How do I go about choosing the right Counsellor for me?

Your choice will be a very personal one. It is important that you are comfortable with your Counsellor and that you feel that they have your best interests at heart. I receive referrals, from G.P.’s, and other Counsellors who feel that my area of expertise is more appropriate for a couple or person, also from psychiatrists who want to place a patient following treatment or prescription of medication with someone that their patient can then follow through to continue resolving their difficulties through the avenue of counselling, mostly I receive referrals by word of mouth from people that I have worked with previously who have recommended me to their friends and family.

There are also several directories available that one can access online, ie: www.therapistdirectory.co.za

A good Counsellor should initially be happy to engage with a new enquiry and be willing to discuss their work experience, their qualifications and if they feel you are better suited to another therapist, offer you a referral or recommendation. It is crucial to good Counselling to have a good rapport with your Counsellor.

Why choose a Counsellor and not a Psychiatrist?

A psychiatrist is a professional practitioner that can diagnose, prescribe medication and initiate treatment if it is needed. Not everyone feels the need for the services of a psychiatrist. A Counsellor is a professional that provides a safe place for a person to discuss and explore issues in their life or their relationships, helping them to understand and make sense of why things are the way they are, with a goal of helping people to make the changes that they want to improve their situation.

First Session – What to Expect

I understand that if you have never entered therapy before, or if you are starting therapy with somebody new, this can be a daunting experience. The hardest part is in making the decision to go and talk to someone.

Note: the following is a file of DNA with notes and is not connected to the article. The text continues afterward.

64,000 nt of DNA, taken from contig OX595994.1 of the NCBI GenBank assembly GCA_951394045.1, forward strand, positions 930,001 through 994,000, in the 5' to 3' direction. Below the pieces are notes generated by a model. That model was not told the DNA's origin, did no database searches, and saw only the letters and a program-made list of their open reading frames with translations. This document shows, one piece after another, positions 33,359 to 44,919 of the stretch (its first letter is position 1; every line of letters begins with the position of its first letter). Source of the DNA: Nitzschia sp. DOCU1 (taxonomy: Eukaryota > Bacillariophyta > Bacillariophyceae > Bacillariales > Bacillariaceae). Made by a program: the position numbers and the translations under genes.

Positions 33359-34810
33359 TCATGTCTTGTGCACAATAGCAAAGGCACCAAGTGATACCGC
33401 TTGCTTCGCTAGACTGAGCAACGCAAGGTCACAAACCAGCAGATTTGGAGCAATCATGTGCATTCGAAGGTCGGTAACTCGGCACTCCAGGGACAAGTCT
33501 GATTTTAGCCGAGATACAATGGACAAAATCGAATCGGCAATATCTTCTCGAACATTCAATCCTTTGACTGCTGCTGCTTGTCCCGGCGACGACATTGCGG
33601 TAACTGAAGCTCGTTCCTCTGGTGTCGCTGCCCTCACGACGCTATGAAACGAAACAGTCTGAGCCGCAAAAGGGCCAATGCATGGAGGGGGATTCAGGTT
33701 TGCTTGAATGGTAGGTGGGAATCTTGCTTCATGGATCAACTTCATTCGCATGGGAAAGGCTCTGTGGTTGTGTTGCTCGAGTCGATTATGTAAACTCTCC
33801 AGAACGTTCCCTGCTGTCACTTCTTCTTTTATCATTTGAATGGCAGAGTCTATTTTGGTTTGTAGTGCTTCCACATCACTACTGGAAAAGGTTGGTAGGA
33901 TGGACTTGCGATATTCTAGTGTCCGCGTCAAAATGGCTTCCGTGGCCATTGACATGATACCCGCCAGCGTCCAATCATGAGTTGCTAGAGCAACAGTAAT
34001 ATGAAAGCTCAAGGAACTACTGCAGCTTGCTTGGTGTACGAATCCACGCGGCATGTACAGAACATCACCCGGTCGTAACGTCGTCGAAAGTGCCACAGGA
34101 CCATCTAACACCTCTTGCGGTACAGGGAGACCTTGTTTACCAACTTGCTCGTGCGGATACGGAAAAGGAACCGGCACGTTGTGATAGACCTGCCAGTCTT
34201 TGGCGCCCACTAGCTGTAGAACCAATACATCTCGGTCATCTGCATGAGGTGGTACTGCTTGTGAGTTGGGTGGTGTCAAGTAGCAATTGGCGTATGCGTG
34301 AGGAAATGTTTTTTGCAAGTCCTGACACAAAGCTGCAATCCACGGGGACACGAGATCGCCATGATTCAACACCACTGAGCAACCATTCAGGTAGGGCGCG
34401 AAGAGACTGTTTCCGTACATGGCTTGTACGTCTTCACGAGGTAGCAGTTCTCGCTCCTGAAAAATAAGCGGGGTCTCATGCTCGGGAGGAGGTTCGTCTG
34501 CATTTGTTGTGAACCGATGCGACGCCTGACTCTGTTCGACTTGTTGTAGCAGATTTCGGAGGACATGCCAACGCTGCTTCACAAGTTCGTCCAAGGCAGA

Our first session would be focused on creating a relaxing environment for you to be in, we need to establish rapport and build a relationship. First sessions are often the time where you have a chance to fully explain your circumstances, the Counsellor will listen without judgement and gather information. There may be some history taking and questioning from the Counsellor to clarify points you have raised to start to get a feeling for why you have chosen to come to Counselling. Most people at the end of a first session feel lighter and quite relieved, they should feel that their Counsellor has a good understanding of why they are there and what their expectations of counselling are. My first sessions often have an extra few minutes allocated to them free of charge to ensure we have adequately covered the necessary points to be productive and go forward. Sessions are usually one hour in duration.

How many Sessions will I Need?

This will vary from person to person. For some a short period of brief therapy is all that is needed, and for others a more long-term approach will be required. Sessions need to be tailored to accommodate time, severity of issues and financial considerations.

As a Counsellor I work in a Solution Focused style, I check at the end of sessions as to how things are going and what factors do we need to take into consideration for going forward.

Regardless of an initial counselling period, you will always have the option to return to the counselling forum as and when it is needed or as other issue arises.

Are my sessions confidential?

Yes, absolutely! In order for us to work effectively you need to be able to trust that our work does not go beyond my office. This rule also applies in the event that someone else is paying for your sessions, the therapeutic contract is between you and I, the financial contract is a separate matter that applies to myself and the ‘person responsible for the account’.

Medical Aid and Counselling

Medical Aids in some cases allocate a limited amount of funds for psychological services. Often these funds are prohibitively limited to facilitate active engagement in therapy. It is advisable to check the extent to which your medical-aid will or will not accommodate Counselling.

My experience with medical aids has been that they will often request a full detailed report, either from a Psychiatrist which will incur consultation costs and if the Psychiatrist refers for Counselling then they sometimes ask for a detailed report of the reasons for treatment, a schedule detailing the number of sessions required and in some instances they will want to know the outcome or prognosis for their member. This infringes on your right to privacy and crosses the confidentiality boundary. I am not comfortable with their need to access such private information.

I will as a matter of course issue you with a statement of account for your own purposes following our sessions.